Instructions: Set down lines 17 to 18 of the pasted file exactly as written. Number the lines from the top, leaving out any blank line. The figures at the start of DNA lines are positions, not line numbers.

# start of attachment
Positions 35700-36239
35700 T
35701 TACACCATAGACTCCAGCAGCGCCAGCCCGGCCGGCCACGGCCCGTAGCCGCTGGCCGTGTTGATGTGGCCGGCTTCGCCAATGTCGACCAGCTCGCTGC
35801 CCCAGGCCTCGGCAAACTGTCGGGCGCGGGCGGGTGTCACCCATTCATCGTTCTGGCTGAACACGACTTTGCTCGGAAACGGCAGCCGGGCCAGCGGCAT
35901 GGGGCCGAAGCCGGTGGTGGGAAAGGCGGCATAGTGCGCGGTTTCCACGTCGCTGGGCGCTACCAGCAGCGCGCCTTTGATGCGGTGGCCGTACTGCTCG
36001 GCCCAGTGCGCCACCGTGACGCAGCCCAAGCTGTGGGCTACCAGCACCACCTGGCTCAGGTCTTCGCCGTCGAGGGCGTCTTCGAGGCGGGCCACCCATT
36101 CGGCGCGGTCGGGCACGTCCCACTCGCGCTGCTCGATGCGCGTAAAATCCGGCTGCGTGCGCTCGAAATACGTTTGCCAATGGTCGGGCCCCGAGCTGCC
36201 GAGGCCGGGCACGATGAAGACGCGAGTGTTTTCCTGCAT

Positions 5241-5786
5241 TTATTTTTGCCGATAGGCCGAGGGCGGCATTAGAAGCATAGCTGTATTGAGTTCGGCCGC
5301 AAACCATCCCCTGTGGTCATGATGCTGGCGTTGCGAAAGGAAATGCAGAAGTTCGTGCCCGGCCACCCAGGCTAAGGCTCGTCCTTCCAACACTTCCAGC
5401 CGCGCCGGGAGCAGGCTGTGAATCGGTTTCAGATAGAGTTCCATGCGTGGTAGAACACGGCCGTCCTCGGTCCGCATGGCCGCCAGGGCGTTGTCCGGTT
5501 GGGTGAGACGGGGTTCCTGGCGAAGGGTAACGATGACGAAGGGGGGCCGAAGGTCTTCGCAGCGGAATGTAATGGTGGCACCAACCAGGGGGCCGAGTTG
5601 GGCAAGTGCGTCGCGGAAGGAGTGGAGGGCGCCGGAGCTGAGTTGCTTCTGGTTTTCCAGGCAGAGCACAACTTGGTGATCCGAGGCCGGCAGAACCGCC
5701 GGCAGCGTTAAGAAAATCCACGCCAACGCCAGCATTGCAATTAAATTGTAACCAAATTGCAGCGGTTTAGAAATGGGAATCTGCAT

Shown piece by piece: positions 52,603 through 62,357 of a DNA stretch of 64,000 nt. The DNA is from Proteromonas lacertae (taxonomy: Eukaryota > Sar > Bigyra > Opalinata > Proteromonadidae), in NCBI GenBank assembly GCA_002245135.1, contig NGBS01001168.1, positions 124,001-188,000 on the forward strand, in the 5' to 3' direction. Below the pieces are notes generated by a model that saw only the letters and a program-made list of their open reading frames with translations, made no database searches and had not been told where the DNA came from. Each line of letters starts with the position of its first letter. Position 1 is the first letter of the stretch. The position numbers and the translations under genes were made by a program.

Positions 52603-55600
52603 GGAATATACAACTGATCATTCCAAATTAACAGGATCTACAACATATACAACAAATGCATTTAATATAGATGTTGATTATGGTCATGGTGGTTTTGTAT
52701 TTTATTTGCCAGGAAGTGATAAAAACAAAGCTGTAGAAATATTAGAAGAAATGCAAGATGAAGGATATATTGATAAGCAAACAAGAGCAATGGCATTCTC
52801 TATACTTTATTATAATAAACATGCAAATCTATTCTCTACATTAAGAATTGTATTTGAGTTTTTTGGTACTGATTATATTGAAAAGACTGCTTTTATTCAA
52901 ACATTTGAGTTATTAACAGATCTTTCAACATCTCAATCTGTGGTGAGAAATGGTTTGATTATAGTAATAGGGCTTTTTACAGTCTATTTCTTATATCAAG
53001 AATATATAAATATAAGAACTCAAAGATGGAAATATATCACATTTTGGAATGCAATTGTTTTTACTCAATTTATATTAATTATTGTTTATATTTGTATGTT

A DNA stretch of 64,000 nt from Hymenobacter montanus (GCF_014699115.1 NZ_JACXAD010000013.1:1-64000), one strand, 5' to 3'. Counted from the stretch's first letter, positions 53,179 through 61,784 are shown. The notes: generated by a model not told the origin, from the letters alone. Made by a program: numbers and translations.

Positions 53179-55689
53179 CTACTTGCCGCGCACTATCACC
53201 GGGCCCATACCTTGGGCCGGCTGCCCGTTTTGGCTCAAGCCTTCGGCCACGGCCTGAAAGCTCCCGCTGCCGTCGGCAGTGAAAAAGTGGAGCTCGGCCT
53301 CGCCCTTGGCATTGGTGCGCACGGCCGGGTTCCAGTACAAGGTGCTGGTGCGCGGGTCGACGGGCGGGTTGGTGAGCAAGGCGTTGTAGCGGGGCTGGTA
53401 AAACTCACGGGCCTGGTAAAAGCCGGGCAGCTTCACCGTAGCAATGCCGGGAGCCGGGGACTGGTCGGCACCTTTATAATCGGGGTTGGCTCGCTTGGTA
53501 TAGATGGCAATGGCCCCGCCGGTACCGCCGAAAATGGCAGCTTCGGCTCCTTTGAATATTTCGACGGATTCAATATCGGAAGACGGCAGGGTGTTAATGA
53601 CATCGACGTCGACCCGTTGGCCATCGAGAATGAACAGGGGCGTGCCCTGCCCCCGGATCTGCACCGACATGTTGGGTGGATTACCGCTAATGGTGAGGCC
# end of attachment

Positions 52603-55600
52603 GGAATATACAACTGATCATTCCAAATTAACAGGATCTACAACATATACAACAAATGCATTTAATATAGATGTTGATTATGGTCATGGTGGTTTTGTAT